Differences in seedling numbers and composition across sites

The unburnt grassland had significantly fewer species, both native and exotic (P < 0.001), and lower densities of native annuals, native perennials and exotic annuals (P < 0.001) in the seedling flora than all burnt sites in all years (Fig. 4). As a result, the floristic composition of the seedlings at the unburnt site differed significantly from all other sites on PCA axis 1 (P < 0.001; Fig. 5) and differences on PCA axes 2 and 3 were also evident throughout the study (Fig. 5) for this site, where there was little change in seedling composition.

Figure 4.

Mean (±1 SE) total number of seedlings of (a) annuals and (b) perennials of native (▪) and exotic (□) species from 1993 to 1996 at four Themeda triandra grasslands subjected to different long-term fire histories (1-, 2-, 4-years, unburnt).

Figure 5.

The floristic composition of the seedling flora of four Themeda triandra grasslands with different long-term burning histories (1-year: ◆; 2-years: □; 4-years: ▪; unburnt: ▵) on PCA axes 1, 2 and 3 from 1993 to 1996. These axes account for 35%, 11% and 9% of the total floristic variation observed. Co-ordinated axis scores from one year to the next indicate environmental (presumably climatic) effects, whilst separation of PCA scores in canonical space suggest site effects.

There was no significant difference (P > 0.05) between the burnt sites in the number of exotic annual seedlings emerging in any year (Fig. 4). There was, however, much within-site and between-year variability. Emergence of other species groups was generally too sparse in each year to distinguish differences between sites (Fig. 4). Native perennial species were uncommon as seedlings in all years at all burnt sites and were significantly fewer in all years at the biennially burnt site (Fig. 4). The only native species seen as seedlings were already present in the vegetation. Hence, fire-cued germination was mostly not detected in those grasslands where the burning frequency occurred at > 1 year intervals, nor did annual fire consistently promote greater germination over sites burnt less frequently.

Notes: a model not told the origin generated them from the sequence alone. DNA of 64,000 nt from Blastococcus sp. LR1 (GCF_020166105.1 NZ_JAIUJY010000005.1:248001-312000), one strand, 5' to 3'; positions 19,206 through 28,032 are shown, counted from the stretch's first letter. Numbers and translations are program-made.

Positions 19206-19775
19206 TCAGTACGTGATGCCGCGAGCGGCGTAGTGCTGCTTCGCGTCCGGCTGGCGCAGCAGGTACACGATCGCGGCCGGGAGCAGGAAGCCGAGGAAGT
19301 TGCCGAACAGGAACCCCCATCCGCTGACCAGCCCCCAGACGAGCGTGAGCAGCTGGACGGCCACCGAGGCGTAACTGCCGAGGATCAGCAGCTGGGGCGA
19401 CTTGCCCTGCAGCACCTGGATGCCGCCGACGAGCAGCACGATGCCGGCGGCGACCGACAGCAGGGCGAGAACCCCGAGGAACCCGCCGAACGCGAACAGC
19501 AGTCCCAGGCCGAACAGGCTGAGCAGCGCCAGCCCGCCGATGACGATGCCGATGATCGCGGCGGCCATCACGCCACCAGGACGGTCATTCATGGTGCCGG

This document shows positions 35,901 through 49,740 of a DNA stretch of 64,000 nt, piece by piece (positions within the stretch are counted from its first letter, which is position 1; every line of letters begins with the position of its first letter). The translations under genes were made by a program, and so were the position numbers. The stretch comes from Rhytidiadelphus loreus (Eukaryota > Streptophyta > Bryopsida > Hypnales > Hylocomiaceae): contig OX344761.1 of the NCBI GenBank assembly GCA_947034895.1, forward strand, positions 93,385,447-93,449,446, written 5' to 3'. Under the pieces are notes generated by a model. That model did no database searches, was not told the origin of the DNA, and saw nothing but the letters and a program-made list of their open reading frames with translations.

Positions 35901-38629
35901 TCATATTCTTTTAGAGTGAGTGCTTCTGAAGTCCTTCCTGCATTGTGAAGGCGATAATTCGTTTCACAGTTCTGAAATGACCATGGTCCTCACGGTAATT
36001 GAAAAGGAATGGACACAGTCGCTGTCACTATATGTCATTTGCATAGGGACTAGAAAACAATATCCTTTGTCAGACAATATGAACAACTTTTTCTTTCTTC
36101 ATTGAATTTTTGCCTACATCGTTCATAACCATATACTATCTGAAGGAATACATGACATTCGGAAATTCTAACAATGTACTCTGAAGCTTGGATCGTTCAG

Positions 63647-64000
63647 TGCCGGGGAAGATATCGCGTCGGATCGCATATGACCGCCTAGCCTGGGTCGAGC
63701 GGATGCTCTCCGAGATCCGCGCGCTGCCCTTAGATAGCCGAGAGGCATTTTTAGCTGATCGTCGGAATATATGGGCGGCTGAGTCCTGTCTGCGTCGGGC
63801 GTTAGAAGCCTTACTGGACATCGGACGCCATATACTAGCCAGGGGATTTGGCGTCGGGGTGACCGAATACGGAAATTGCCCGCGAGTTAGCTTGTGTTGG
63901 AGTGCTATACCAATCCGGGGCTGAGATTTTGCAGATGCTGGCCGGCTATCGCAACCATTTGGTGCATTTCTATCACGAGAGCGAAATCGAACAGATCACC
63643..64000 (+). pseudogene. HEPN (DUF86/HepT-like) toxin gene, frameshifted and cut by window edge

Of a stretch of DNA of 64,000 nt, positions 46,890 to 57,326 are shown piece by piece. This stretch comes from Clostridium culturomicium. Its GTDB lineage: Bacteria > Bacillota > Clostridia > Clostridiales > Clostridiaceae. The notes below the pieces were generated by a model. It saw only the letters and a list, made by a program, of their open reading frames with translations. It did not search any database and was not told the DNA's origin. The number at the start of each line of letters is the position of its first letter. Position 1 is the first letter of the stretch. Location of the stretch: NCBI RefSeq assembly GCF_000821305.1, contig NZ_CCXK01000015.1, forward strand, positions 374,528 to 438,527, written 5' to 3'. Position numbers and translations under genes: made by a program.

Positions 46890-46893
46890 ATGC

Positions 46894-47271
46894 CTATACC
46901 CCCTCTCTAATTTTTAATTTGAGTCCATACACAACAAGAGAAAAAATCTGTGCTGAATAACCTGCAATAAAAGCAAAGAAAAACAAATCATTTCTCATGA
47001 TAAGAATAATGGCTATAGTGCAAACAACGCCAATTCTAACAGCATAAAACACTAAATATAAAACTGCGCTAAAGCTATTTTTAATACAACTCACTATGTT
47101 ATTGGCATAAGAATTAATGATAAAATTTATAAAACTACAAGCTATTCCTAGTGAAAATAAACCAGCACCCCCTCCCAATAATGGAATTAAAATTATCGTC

Floristically, the seedling composition of all burnt sites did not differ from one another over the 4 years of the study on PCA axis 1 (P > 0.05; Fig. 5). On axis 2, however, the 4-year burn site was significantly different (P < 0.001) from other sites in both the years before (1993, 1994) and after (1995, 1996) burning. On PCA axis 3, the annually burnt site differed significantly during two of the 4 years from all other sites (P < 0.001), which did not differ from one another (P > 0.05; Fig. 5). Floristic differences were due almost entirely to changes in the abundances of infrequent species, and some common species, rather than due to large differences in the suite of species emerging at each site in response to individual fires.

Temporal changes in the seedling flora

Seedling numbers varied significantly from year to year within and between all burnt sites (P < 0.001; Fig. 4), primarily due to large fluctuations in the densities of exotic annuals present. Other groups of species also varied from year to year, but not with the same magnitude. Because few seedlings in any category emerged in any year at the unburnt site, this grassland appeared to be least affected by annual fluctuations in the environment.

manova on principal components scores of the first three PCA axes (which account for 55% of the total variation), indicated highly significant effects of year on the floristic composition of the seedling flora of each site (Fig. 5; P < 0.001). Co-ordinated chronological changes in PCA scores on axes 1, 2 and 3 from one year to the next, indicative of the effects of an over-riding background environmental variation, were evident for all sites from 1993 to 1994 during a year of below-average rainfall (Fig. 5). Other co-ordinated changes were evident and showed consistent effects regardless of the site treatment (Fig. 5). Significant year × site interactions were found, however, in manovas performed on both seedling density data (P < 0.001 for all categories) and PCA scores (P < 0.001 for all axes), suggesting that the effects of site treatments in any one year depend on climate (Fig. 5). Thus, PCA axes scores may change in a related direction and with similar magnitude from year to year (in response to climatic variation) but the sites often remained separated in canonical space (as a result of differential effects of site history, Fig. 5).

Native perennial seedling recruitment patterns